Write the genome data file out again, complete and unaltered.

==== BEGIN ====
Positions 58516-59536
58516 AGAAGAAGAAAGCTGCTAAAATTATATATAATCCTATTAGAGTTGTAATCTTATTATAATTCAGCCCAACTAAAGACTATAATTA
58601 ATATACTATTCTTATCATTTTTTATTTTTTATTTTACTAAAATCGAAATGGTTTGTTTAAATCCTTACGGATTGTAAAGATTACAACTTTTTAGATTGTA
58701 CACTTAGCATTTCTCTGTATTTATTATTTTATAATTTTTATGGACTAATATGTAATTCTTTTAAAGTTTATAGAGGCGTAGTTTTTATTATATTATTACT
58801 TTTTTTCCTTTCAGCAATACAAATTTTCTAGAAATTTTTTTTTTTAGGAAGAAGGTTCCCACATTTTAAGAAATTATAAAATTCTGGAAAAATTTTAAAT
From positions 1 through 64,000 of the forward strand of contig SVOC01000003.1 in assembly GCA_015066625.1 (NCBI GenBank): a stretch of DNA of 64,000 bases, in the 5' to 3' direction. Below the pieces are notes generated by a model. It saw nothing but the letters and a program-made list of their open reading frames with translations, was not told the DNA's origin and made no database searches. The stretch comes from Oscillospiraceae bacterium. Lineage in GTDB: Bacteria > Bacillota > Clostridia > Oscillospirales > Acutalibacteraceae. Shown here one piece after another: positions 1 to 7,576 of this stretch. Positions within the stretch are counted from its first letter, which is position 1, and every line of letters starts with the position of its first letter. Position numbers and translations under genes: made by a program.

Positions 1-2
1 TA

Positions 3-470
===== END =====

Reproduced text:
Positions 58516-59536
58516 AGAAGAAGAAAGCTGCTAAAATTATATATAATCCTATTAGAGTTGTAATCTTATTATAATTCAGCCCAACTAAAGACTATAATTA
58601 ATATACTATTCTTATCATTTTTTATTTTTTATTTTACTAAAATCGAAATGGTTTGTTTAAATCCTTACGGATTGTAAAGATTACAACTTTTTAGATTGTA
58701 CACTTAGCATTTCTCTGTATTTATTATTTTATAATTTTTATGGACTAATATGTAATTCTTTTAAAGTTTATAGAGGCGTAGTTTTTATTATATTATTACT
58801 TTTTTTCCTTTCAGCAATACAAATTTTCTAGAAATTTTTTTTTTTAGGAAGAAGGTTCCCACATTTTAAGAAATTATAAAATTCTGGAAAAATTTTAAAT
From positions 1 through 64,000 of the forward strand of contig SVOC01000003.1 in assembly GCA_015066625.1 (NCBI GenBank): a stretch of DNA of 64,000 bases, in the 5' to 3' direction. Below the pieces are notes generated by a model. It saw nothing but the letters and a program-made list of their open reading frames with translations, was not told the DNA's origin and made no database searches. The stretch comes from Oscillospiraceae bacterium. Lineage in GTDB: Bacteria > Bacillota > Clostridia > Oscillospirales > Acutalibacteraceae. Shown here one piece after another: positions 1 to 7,576 of this stretch. Positions within the stretch are counted from its first letter, which is position 1, and every line of letters starts with the position of its first letter. Position numbers and translations under genes: made by a program.

Positions 1-2
1 TA

Positions 3-470